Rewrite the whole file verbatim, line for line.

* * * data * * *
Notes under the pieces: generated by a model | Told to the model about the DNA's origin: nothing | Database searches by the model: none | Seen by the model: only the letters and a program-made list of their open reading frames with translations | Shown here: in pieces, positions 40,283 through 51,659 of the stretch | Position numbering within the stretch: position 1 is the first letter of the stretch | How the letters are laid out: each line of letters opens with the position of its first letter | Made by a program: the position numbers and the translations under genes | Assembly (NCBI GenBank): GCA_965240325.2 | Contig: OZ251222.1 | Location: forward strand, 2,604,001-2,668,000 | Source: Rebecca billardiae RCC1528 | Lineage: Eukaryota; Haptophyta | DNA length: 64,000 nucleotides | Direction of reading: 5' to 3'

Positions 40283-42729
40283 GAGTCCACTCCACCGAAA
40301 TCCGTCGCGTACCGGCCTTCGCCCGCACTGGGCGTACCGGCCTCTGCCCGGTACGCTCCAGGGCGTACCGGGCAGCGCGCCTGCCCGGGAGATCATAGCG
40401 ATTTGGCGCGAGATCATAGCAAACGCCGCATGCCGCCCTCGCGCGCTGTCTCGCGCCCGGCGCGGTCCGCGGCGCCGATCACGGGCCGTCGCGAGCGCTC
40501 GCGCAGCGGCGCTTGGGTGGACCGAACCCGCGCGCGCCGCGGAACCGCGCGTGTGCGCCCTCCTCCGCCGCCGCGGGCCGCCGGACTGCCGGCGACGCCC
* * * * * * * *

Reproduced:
Notes under the pieces: generated by a model | Told to the model about the DNA's origin: nothing | Database searches by the model: none | Seen by the model: only the letters and a program-made list of their open reading frames with translations | Shown here: in pieces, positions 40,283 through 51,659 of the stretch | Position numbering within the stretch: position 1 is the first letter of the stretch | How the letters are laid out: each line of letters opens with the position of its first letter | Made by a program: the position numbers and the translations under genes | Assembly (NCBI GenBank): GCA_965240325.2 | Contig: OZ251222.1 | Location: forward strand, 2,604,001-2,668,000 | Source: Rebecca billardiae RCC1528 | Lineage: Eukaryota; Haptophyta | DNA length: 64,000 nucleotides | Direction of reading: 5' to 3'

Positions 40283-42729
40283 GAGTCCACTCCACCGAAA
40301 TCCGTCGCGTACCGGCCTTCGCCCGCACTGGGCGTACCGGCCTCTGCCCGGTACGCTCCAGGGCGTACCGGGCAGCGCGCCTGCCCGGGAGATCATAGCG
40401 ATTTGGCGCGAGATCATAGCAAACGCCGCATGCCGCCCTCGCGCGCTGTCTCGCGCCCGGCGCGGTCCGCGGCGCCGATCACGGGCCGTCGCGAGCGCTC
40501 GCGCAGCGGCGCTTGGGTGGACCGAACCCGCGCGCGCCGCGGAACCGCGCGTGTGCGCCCTCCTCCGCCGCCGCGGGCCGCCGGACTGCCGGCGACGCCC